As you know, the United States supports the establishment of a Palestinian state that is viable, contiguous, sovereign, and independent, so that the Palestinian people can build their own future in accordance with my vision set forth in June 2002 and with the path set forth in the roadmap. The United States will join with others in the international community to foster the development of democratic political institutions and new leadership committed to those institutions, the reconstruction of civic institutions, the growth of a free and prosperous economy, and the building of capable security institutions dedicated to maintaining law and order and dismantling terrorist organizations.
A peace settlement negotiated between Israelis and Palestinians would be a great boon not only to those peoples but to the peoples of the entire region. Accordingly, the United States believes that all states in the region have special responsibilities: to support the building of the institutions of a Palestinian state; to fight terrorism, and cut off all forms of assistance to individuals and groups engaged in terrorism; and to begin now to move toward more normal relations with the State of Israel. These actions would be true contributions to building peace in the region.
Mr. Prime Minister, you have described a bold and historic initiative that can make an important contribution to peace. I commend your efforts and your courageous decision which I support. As a close friend and ally, the United States intends to work closely with you to help make it a success.
Sincerely, George W. Bush
U.S. Senate and House of Representatives Approve Commitments to Israel in President Bush’s Letter of April 14, 2004
H. CON. RES. 460 CONCURRENT RESOLUTION
Whereas the United States is hopeful that a peaceful resolution of the Israeli-Palestinian conflict can be achieved;
Whereas the United States is strongly committed to the security of Israel and its well- being as a Jewish state;
Whereas Israeli Prime Minister Ariel Sharon has proposed an initiative intended to enhance the security of Israel and further the cause of peace in the Middle East;
Whereas President George W. Bush and Prime Minister Sharon have subsequently engaged in a dialogue with respect to this initiative;
Whereas President Bush, as part of that dialogue, expressed the support of the United States for Prime Minister Sharon’s initiative in a letter dated April 14, 2004;
Whereas in the April 14, 2004, letter the President stated that in light of new realities on the ground in Israel, including already existing major Israeli population centers, it is unrealistic to expect that the outcome of final status negotiations between Israel and the Palestinians will be a full and complete return to the armistice lines of 1949, but realistic to expect that any final status agreement will only be achieved on the basis of mutually agreed changes that reflect these realities;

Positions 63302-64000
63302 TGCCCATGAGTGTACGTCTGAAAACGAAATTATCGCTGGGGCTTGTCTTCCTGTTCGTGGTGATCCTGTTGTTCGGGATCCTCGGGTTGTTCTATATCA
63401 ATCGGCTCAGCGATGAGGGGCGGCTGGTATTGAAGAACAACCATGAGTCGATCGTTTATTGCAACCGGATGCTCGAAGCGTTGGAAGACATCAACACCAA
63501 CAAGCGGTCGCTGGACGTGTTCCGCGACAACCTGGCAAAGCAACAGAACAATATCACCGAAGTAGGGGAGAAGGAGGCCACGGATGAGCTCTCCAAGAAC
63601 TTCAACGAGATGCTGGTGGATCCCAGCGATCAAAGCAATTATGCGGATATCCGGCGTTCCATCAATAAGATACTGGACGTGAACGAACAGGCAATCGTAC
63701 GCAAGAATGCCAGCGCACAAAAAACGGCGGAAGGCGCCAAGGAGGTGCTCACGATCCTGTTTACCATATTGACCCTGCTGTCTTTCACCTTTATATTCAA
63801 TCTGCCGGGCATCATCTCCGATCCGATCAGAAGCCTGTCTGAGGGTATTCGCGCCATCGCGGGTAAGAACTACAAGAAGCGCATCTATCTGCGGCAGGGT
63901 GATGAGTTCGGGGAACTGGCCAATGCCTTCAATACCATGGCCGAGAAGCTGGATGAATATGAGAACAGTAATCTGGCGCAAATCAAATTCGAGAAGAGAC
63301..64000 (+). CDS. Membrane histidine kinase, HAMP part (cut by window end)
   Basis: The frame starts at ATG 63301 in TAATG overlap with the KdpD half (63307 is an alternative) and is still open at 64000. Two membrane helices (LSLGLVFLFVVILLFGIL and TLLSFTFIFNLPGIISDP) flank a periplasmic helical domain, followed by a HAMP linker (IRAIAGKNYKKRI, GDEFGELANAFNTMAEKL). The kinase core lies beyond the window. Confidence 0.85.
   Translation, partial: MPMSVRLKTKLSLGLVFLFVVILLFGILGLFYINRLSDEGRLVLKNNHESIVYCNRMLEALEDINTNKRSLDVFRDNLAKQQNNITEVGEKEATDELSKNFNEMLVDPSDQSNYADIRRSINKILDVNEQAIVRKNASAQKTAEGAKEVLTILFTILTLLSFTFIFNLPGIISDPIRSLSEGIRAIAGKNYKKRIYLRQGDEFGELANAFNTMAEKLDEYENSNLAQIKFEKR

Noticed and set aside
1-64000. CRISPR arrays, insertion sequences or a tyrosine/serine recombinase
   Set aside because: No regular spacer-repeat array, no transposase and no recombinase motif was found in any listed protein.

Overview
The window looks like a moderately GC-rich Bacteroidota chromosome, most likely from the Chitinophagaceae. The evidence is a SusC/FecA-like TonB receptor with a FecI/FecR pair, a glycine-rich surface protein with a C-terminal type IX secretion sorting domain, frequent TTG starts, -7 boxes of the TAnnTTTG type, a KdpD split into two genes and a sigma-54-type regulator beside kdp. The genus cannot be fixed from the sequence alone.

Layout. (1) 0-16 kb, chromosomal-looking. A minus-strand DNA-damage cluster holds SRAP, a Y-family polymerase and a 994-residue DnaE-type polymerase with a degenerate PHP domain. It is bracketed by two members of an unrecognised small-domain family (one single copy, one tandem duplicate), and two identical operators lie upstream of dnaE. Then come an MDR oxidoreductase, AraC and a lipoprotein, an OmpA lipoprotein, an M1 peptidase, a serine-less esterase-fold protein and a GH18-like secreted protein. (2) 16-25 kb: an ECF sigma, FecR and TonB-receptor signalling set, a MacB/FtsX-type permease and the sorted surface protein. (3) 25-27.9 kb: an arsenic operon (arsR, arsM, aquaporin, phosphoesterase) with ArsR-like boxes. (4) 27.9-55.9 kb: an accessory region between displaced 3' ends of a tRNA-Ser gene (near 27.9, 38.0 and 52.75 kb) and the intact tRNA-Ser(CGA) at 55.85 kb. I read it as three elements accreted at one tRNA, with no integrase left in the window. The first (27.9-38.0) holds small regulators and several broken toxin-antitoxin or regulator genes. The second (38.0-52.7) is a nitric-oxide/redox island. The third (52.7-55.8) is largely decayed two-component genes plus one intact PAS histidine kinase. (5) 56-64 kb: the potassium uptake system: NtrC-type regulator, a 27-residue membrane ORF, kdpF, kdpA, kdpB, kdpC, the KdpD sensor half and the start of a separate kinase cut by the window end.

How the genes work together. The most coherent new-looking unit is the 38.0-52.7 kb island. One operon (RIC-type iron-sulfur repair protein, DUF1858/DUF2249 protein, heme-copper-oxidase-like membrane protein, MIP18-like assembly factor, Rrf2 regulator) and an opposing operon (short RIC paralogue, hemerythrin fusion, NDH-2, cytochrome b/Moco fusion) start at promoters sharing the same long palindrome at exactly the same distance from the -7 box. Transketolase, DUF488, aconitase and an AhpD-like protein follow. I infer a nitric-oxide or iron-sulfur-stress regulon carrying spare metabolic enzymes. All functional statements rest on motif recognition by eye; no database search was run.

Whereas the President acknowledged that any agreed, just, fair, and realistic framework for a solution to the Palestinian refugee issue as part of any final status agreement will need to be found through the establishment of a permanent alternative and the settling of Palestinian refugees there rather than in Israel;
Whereas the principles expressed in President Bush’s letter will enhance the security of Israel and advance the cause of peace in the Middle East;
Whereas there will be no security for Israelis or Palestinians until Israel and the Palestinians, and all countries in the region and throughout the world, join together to fight terrorism and dismantle terrorist organizations;
Whereas the United States remains committed to the security of Israel, including secure, recognized, and defensible borders, and to preserving and strengthening the capability of Israel to deter enemies and defend itself against any threat;
Whereas Israel has the right to defend itself against terrorism, including the right to take actions against terrorist organizations that threaten the citizens of Israel;
Whereas the President stated on June 24, 2002, his vision of two states, Israel and Palestine, living side-by-side in peace and security and that vision can only be fully realized when terrorism is defeated, so that a new state may be created based on rule of law and respect for human rights; and
Whereas President Bush announced on March 14, 2003, that in order to promote a lasting peace, all Arab states must oppose terrorism, support the emergence of a peaceful and democratic Palestine, and state clearly that they will live in peace with Israel: Now, therefore, be it
Resolved by the House of Representatives (the Senate concurring), That Congress –
(1) strongly endorses the principles articulated by President Bush in his letter dated April 14, 2004, to Israeli Prime Minister Ariel Sharon which will strengthen the security and well-being of the State of Israel; and
(2) supports continuing efforts with others in the international community to build the capacity and will of Palestinian institutions to fight terrorism, dismantle terrorist organizations, and prevent the areas from which Israel has withdrawn from posing a threat to the security of Israel.
Passed the House of Representatives, June 23, 2004 Passed the Senate, June 24, 2004